In 1965 he was a founder not only of the Meters, whose music in the late 1960s and early 70s helped to define the genre of New Orleans funk, but of the Neville Brothers, who were masters of various soul, blues and gospel styles and were distinguished by their intricate vocal harmonies. The Meters provided the musical backup for innumerable soul and funk artists, including on big-selling classics such as Lee Dorsey’s Working in the Coal Mine (1966) and Labelle’s Lady Marmalade (1974). But they also had hits in their own right, notably in 1969 with Cissy Strut (1969) and Look-Ka Py Py.
The Meters refined the loping, syncopated rhythm called the “second line” which became emblematic of New Orleans funk. Prime examples included the group’s hits Cissy Strut, Look-Ka Py Py, Chicken Strut (1970) and Hey Pocky A-Way (1974). Cissy Strut, which reached No 23 on the mainstream Billboard chart, was inducted into the Grammy Hall of Fame in 2011. The Meters made countless recordings as the house band for the songwriter and producer Allen Toussaint, with highlights including Working in the Coal Mine, which reached No 8 in the UK and the US, Dr John’s album In the Right Place (1973), and Labelle’s US chart-topper Lady Marmalade, a song about a prostitute in the French quarter of New Orleans with the famous line “Voulez-vous coucher avec moi, ce soir?” In 1974 the Meters backed Robert Palmer on his album Sneakin’ Sally Through the Alley, and in 1975 Paul McCartney invited them aboard the Queen Mary ocean liner in Long Beach, California, to play at the launch party of the Wings album Venus and Mars. Also present was Mick Jagger, who invited the Meters to support the Rolling Stones on their tours of the US and Europe in 1975-76. The group now included Cyril, who joined for their album Fire on the Bayou (1975).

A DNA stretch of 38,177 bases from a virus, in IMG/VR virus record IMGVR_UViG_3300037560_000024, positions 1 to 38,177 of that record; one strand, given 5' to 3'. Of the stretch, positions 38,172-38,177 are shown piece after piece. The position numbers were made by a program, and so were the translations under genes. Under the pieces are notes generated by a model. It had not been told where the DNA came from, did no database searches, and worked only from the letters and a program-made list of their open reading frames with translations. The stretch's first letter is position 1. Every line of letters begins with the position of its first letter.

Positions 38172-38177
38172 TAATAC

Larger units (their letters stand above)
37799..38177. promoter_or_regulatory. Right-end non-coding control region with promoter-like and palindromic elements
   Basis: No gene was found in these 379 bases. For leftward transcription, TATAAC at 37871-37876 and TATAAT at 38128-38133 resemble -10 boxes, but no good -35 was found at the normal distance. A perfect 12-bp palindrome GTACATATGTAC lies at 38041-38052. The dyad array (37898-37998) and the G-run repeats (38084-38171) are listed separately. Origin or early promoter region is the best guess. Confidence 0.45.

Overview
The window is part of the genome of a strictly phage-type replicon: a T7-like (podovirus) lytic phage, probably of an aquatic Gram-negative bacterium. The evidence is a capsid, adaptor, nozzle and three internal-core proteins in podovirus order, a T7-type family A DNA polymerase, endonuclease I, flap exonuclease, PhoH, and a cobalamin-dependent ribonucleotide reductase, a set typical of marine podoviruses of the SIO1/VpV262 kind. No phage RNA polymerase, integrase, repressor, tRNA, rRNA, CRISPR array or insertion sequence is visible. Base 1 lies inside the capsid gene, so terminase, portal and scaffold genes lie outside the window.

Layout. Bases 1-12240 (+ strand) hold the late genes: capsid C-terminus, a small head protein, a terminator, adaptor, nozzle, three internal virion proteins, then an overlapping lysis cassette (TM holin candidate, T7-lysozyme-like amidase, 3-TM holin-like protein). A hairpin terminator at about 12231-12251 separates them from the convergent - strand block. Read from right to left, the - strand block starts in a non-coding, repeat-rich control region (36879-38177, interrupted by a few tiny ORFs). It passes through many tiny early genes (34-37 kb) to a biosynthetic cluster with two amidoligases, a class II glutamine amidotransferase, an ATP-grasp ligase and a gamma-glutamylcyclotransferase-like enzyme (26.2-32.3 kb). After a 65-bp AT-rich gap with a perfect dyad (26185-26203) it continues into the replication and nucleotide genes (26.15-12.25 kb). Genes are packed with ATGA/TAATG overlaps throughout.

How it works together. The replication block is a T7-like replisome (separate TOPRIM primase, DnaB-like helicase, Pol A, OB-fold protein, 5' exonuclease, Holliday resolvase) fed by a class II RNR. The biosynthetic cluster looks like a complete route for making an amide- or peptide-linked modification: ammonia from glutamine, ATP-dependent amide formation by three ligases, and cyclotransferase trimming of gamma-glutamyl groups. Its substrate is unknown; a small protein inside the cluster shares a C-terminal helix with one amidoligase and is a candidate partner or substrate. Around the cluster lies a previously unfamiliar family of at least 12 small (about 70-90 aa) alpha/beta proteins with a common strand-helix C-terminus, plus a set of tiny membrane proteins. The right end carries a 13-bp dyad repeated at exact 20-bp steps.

Forming the Neville Brothers
Art and Cyril quit the Meters in 1977 and formed the Neville Brothers with Aaron and Charles. The brothers had already gathered the previous year to back their uncle George Landry on the album The Wild Tchoupitoulas. At first the Neville Brothers were slow to gain recognition. Art recalled how when they used to play at Tipitina’s in New Orleans “you could have blown it up and not hurt anyone but the Neville Brothers”. Though Keith Richards hailed their 1981 album Fiyo on the Bayou as the finest of the year, sales were poor. They failed to release another studio album until Uptown (1987), a conscious effort to find a more mainstream sound (with Richards and Carlos Santana guesting) that prompted accusations of a sellout.
Outside the Neville Brothers Art began playing concerts with his former Meters bandmates, following a reunion at the 1989 New Orleans Jazz & Heritage festival. They subsequently formed a new version of the band called the Funky Meters, and Art continued to perform with both outfits. A change of fortune came with Yellow Moon, sympathetically produced by Daniel Lanois, which successfully moulded the group’s collective skills into a coherent whole. In that year the group won a Grammy for best pop instrumental performance for the Yellow Moon track Healing Chant, while the album also contained several landmark tracks including the title song, a version of Dylan’s With God on Our Side, and Sister Rosa, their ode to the civil rights pioneer Rosa Parks.
Art won another Grammy in 1996 with various artists for best rock instrumental performance for SRV Shuffle, a tribute to the guitarist Stevie Ray Vaughan. Their musical groove influenced artists as varied as Little Feat, the Red Hot Chili Peppers, Public Enemy and the Grateful Dead. Art Neville, who was nicknamed Poppa Funk, toured as part of the Neville Brothers and the Meters with major artists, including the Rolling Stones, the Grateful Dead and Tina Turner, and were traditionally the closing act on the final Sunday night of New Orleans’s annual Jazz & Heritage festival.
The Neville Brothers disbanded in 2012, but reunited for a farewell concert in New Orleans in 2015. Three years after Art announced his retirement after more than six decades in the music business.